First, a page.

The High Court yesterday reserved judgment on whether former law professor Tey Tsun Hang should be allowed to go ahead with his bid to have the court review his sacking from the National University of Singapore (NUS) last year.
Mr Tey, 43, was fired on May 28 last year following his conviction on the same day for corruptly accepting gifts and sex from a student. He was acquitted in February on appeal to the High Court.
In June, he filed court papers seeking a judicial review of NUS' decision to fire him.
He wants the High Court to quash the university's decision so he can get his job back.
A judicial review is a procedure in which individuals and organisations ask the court to evaluate decisions of public bodies which affected them.
To sift out frivolous cases, the party challenging the decision must get permission from the court for the review to proceed.
At a closed-door hearing yesterday, his lawyer, Mr M. Ravi, argued before Justice Quentin Loh that NUS was a public body with a public function, and was thus subject to a judicial review.
But the Attorney-General's Chambers (AGC) opposed his application.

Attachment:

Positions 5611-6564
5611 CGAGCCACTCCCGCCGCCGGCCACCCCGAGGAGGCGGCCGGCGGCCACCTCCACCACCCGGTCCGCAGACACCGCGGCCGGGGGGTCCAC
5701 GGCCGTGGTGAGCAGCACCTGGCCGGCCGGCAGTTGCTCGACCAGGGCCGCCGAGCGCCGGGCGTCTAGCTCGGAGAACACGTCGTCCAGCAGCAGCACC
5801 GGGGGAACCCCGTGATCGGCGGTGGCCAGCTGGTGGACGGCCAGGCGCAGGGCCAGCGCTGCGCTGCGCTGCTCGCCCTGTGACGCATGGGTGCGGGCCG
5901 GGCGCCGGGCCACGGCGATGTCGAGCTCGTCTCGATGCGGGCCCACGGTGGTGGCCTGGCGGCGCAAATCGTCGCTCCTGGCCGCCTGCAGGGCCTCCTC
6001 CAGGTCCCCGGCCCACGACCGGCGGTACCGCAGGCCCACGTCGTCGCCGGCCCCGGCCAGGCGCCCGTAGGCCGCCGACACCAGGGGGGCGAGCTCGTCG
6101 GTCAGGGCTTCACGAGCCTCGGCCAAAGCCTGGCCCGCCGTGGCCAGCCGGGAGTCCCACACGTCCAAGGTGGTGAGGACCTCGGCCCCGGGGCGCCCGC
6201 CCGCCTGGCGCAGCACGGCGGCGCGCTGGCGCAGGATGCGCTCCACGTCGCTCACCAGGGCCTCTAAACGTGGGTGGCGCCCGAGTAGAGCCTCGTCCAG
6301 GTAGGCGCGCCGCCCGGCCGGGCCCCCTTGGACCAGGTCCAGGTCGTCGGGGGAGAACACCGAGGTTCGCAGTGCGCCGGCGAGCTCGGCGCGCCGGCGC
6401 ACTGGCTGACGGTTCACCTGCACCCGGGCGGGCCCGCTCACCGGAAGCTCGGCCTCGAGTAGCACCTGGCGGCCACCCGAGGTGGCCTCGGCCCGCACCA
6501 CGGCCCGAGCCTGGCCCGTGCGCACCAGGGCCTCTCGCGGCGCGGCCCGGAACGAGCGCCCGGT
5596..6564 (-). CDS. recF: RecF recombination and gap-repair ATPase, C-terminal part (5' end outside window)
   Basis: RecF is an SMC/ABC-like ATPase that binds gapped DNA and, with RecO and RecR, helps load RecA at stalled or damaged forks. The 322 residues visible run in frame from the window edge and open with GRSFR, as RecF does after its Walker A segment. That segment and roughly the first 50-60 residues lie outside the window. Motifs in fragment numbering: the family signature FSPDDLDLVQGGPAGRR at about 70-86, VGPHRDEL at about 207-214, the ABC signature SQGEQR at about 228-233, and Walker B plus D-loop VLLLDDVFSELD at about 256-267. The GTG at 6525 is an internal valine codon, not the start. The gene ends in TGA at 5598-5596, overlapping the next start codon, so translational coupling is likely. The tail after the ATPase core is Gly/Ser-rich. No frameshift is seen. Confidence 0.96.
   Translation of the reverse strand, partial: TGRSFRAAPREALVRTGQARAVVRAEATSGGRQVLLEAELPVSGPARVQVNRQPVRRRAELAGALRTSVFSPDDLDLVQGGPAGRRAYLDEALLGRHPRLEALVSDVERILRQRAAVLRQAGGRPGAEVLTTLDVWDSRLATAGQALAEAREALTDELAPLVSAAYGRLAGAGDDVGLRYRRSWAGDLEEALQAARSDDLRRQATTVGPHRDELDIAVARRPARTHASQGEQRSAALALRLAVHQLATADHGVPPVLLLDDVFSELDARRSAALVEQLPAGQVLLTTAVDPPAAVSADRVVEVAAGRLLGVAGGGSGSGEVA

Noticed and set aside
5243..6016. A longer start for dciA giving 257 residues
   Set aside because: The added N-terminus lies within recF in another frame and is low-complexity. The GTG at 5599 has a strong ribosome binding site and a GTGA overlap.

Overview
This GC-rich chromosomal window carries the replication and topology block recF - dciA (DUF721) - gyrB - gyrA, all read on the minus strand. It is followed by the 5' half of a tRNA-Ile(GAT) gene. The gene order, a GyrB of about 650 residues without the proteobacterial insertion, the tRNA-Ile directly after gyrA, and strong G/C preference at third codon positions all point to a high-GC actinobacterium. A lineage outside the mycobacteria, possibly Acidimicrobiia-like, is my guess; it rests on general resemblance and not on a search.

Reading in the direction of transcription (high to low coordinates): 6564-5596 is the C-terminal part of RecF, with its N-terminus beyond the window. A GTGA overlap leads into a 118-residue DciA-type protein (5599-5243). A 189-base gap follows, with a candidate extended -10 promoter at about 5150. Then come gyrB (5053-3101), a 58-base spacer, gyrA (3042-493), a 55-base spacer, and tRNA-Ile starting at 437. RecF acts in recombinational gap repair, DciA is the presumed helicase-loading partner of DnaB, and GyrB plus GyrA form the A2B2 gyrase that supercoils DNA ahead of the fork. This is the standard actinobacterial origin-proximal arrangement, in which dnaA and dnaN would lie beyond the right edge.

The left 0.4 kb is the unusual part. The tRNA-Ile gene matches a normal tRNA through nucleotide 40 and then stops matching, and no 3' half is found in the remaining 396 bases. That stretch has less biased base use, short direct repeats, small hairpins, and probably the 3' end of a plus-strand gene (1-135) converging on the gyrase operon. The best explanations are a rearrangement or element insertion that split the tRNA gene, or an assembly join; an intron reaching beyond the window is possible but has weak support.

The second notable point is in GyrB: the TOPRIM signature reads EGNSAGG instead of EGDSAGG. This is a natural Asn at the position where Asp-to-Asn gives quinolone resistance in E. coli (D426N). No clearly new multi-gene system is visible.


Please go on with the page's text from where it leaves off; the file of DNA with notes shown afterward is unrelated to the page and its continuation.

A spokesman for the AGC said Mr Tey's challenge did not concern public law, which is the area of the law governing relations between individuals and the state. Instead, it pertained to the employment contract between him and NUS.
"The judicial review process should be invoked only for public law matters and not for contractual disputes," said the spokesman.
NUS, represented by Senior Counsel Cavinder Bull, also argued that this was essentially a contractual matter between Mr Tey and the university.
NUS noted that Mr Tey was fired after a trial in which he admitted breaching its code of conduct, conflict of interest policy and policy on acceptance of gifts by staff.
Mr Tey, who returned to his home country of Malaysia after serving a five-month jail term, was not in court, but Mr Ravi said he is in Singapore.
Mr Tey is also seeking a judicial review against the decision of the Immigration and Checkpoints Authority to revoke his permanent residency status.
His application for permission to have the review is scheduled to be heard tomorrow by the same judge.
This article was first published on Nov 4, 2014.
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